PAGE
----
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2250 7:30am Lectures Week 4 S2013

Last Modified: February 12, 2013, 05:37 MST.    Today: October 19, 2017, 06:51 MDT.
Topics
  The textbook definitions and theorems
Edwards-Penney 3.1, 3.2, 3.3 (3.0 K, txt, 07 Feb 2013)
Edwards-Penney 3.4, 3.5, 3.6 (4.0 K, txt, 04 Feb 2013)

Monday: Linear Algebraic Equations. No matrices.

Linear Algebraic Equations sections 3.1, 3.2
   Frame sequence defined.
     Theater 35mm movies project at 30 frames per second.
A 35mm filmstrip (7.0 K, jpg, 12 Dec 2012) Streaming video provider NetFlix uses frames to make a filmstrip, each frame an image thumbnail of a DVD cover.
A NetFlix Wii filmstrip (19.5 K, jpg, 12 Dec 2012) Solutions to linear algebra problems can use a similar filmstrip scheme, with the NetFlix DVD cover replaced by an image of a completed solution step, called a frame.
A filmstrip of 3 solution steps, called a frame sequence (68.3 K, pdf, 12 Dec 2012) A frame sequence records the steps needed to solve a system of equations. The steps are determined by a basic set of operations on equations (the Toolkit). Toolkit: combination, swap, multiply Briefly: combo, swap, mult Plane and space geometry: the meaning of simultaneous equations The three possibilities Unique solution No solution Infinitely many solutions Method of elimination Example: unique solution x + 2y = 1 x - y = -2 Example: no solution x + 2y = 1 x + 2y = 2 Example: infinitely many solutions x + 2y = 1 0 = 0 References:
Slides: Intro Linear Equations, Toolkit, 3 Possibilities, Matrices (237.3 K, pdf, 15 Dec 2012)
Slides: Unique solution case (110.1 K, pdf, 14 Dec 2012)
Slides: No solution case (79.7 K, pdf, 03 Mar 2012)
Slides: Infinitely many solutions case (131.1 K, pdf, 03 Mar 2012)
Manuscript: Linear algebraic equations, no matrices (460.2 K, pdf, 10 Feb 2012) Parameters in the general solution Calculus: Parametric equation of a line or a plane. Differential equations example, problem 3.1-26 y'' -121y = 0, y(0)=44, y'(0)=22 General solution given: y=A exp(11 x) + B exp(-11 x) Substitute y into y(0)=44, y'(0)=22 to obtain a 2x2 system for unknowns A,B that has the unique solution A=23, B=21. Prepare 3.1 problems for next collection. See problem notes section 3.1:
html: Problem notes S2013 (5.1 K, html, 06 Dec 2012) References for ER-1, ER-2 due next Week
Exam Review: Problems ER-1, ER-2 (109.6 K, pdf, 04 Dec 2012)
Transparency: Sample solution ER-1. (184.6 K, jpg, 08 Feb 2008) More References
Transparencies: Ch3 Page 149+, Exercises 3.1 to 3.6 (869.6 K, pdf, 25 Sep 2003)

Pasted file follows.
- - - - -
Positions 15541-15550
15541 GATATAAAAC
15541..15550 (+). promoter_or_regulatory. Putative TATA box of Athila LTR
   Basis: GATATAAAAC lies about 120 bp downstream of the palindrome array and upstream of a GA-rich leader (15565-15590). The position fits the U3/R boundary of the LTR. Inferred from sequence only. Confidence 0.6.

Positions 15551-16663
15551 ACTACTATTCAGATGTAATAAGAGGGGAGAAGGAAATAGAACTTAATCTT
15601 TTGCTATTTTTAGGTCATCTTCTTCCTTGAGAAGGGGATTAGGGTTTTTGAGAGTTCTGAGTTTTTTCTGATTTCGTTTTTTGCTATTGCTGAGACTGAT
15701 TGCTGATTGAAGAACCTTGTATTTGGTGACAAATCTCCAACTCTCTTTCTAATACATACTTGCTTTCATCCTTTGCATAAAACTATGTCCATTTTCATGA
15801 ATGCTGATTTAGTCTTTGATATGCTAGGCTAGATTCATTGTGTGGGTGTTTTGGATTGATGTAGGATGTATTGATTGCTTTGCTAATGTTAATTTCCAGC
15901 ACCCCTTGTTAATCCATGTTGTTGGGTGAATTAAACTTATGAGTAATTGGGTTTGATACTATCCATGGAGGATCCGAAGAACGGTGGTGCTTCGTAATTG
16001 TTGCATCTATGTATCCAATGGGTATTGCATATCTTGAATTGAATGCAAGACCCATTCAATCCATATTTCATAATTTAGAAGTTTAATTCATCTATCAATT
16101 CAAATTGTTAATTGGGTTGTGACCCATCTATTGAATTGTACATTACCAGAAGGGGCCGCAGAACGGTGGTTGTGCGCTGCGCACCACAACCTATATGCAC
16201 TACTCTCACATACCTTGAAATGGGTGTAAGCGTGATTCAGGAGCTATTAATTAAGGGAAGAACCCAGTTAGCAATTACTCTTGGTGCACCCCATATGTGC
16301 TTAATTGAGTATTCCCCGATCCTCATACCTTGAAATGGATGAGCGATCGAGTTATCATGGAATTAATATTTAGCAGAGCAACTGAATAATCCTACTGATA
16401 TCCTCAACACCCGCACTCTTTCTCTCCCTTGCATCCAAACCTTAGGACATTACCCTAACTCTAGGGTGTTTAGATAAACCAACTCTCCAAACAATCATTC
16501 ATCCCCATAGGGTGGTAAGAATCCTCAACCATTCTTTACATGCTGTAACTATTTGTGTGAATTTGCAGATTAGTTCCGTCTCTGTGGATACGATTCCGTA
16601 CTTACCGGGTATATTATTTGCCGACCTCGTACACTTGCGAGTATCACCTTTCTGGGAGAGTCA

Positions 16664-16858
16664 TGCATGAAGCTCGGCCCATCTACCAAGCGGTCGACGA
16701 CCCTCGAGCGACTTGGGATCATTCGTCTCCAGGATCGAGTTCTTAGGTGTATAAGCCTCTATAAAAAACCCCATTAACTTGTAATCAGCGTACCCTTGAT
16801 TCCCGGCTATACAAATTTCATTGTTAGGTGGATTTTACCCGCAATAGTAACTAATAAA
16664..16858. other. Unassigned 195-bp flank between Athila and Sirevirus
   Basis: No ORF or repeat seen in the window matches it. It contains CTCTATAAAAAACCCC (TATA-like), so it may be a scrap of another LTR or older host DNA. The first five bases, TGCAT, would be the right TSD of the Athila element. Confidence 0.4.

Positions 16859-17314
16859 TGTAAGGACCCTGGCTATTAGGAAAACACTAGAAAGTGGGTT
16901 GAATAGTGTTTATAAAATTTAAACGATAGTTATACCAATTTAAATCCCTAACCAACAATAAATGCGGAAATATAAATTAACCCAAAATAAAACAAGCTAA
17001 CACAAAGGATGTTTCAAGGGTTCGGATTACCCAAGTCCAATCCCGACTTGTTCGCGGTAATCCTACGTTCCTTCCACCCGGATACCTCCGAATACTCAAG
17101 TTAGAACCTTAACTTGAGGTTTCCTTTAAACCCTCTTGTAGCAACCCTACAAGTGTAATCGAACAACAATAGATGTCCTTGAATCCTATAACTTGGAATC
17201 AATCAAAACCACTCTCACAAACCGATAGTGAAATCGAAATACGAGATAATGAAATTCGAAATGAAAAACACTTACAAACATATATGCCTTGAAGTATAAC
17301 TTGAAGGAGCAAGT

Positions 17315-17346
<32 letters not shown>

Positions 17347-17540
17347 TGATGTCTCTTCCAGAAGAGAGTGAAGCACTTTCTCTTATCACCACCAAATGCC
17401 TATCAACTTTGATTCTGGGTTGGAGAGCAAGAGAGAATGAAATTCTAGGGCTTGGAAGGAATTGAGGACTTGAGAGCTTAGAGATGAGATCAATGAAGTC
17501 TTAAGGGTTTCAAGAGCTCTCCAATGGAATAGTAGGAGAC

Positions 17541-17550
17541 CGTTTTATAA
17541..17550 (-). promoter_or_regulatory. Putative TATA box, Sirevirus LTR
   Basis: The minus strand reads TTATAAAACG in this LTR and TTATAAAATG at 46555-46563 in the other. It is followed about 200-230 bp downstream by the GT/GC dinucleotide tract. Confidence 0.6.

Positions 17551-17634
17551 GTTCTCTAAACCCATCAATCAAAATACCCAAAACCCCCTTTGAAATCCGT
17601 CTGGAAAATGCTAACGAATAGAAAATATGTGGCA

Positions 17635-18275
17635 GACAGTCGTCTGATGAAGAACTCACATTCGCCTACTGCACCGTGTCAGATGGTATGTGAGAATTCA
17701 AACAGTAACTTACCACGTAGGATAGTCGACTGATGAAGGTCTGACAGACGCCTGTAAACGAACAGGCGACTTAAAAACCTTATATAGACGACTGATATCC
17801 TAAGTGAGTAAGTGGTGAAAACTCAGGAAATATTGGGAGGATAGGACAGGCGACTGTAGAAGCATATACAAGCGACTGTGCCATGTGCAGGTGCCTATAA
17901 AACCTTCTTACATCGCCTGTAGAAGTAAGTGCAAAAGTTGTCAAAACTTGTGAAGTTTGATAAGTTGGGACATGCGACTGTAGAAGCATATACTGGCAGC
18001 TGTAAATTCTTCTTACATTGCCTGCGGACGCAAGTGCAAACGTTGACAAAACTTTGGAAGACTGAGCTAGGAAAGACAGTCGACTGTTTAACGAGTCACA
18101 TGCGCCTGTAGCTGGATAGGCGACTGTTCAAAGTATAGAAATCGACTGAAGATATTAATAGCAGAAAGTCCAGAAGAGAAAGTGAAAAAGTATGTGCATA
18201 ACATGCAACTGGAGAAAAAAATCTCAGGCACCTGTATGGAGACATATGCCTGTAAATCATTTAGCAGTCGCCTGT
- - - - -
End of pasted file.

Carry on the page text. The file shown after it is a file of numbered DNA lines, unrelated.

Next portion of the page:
Transparency: 3x3 Frame sequence and general solution (315.9 K, jpg, 12 Dec 2012)

Tuesday: Maple lab 2. Three Possibilities. No matrices.

 Maple lab 2 problem 1
    Discussion: Option 1: Freezing pipes maple lab 2
    Problem: u' + ku = kA(t)
    Integration methods
       Tables
       Maple
    Answer check by computer
    Links for maple lab 2:
Option 1: Maple Lab 2, Newton cooling freezing pipes (240.5 K, pdf, 04 Dec 2012)
Option 1: maple worksheet text freezing pipes (1.3 K, txt, 15 Mar 2012)
Option 2: Maple Lab 2, Newton cooling swamp cooler (240.5 K, pdf, 04 Dec 2012)
Option 2: maple worksheet text swamp cooler (1.3 K, txt, 15 Mar 2012)
For more on superposition y=y_p + y_h, see Theorem 2 in the link
Linear DE part I (152.7 K, pdf, 07 Aug 2009)
For more about home heating models, read the following links.
Manuscript: Linear equation applications, brine tanks, home heating (374.2 K, pdf, 28 Jul 2009)
Slides: Brink tanks (95.3 K, pdf, 04 Mar 2012)
Slides: Home heating (109.8 K, pdf, 04 Mar 2012) Lecture: 3.1, 3.2, 3.3 Topics Frame sequence Toolkit: combo, swap, multiply [EP 3.2] Plane and space geometry The three possibilities [EP 3.1] Unique solution No solution Infinitely many solutions Definitions Lead variable Free variable Signal equation Echelon form [EP 3.2] The last frame test [EP 3.3] The last frame algorithm [EP 3.2] A detailed account of the three possibilities Unique solution == zero free variables No solution == signal equation Infinitely many solutions == one+ free variables How to solve a linear system Toolkit: swap, combo, mult Toolkit operations neither create nor destroy solutions! Frame sequence examples Computer algebra systems and error-free frame sequences. How to use maple to make a frame sequence without errors.
Help: Utah Maple Tutorial (2.0 K, html, 03 Dec 2012) Solved Problems Example 4 in 3.2 A:=Matrix([ [1,-2,3,2, 1], [0, 0,1,0, 2], [0, 0,0,1,-4]]); b:=<10,-3,7>; x1 - 2x2 + 3x3 + 2x4 + x5 = 10, x3 + 2x5 = -3, x4 - 4x5 = 7 ==> A is upper triangular; system is upper triangular ==> Solve by 3.2 Algorithm Back Substitution. Back-substitution. Warning: The naming convention in the textbook [EP 3.2] differs from a substantial number of references.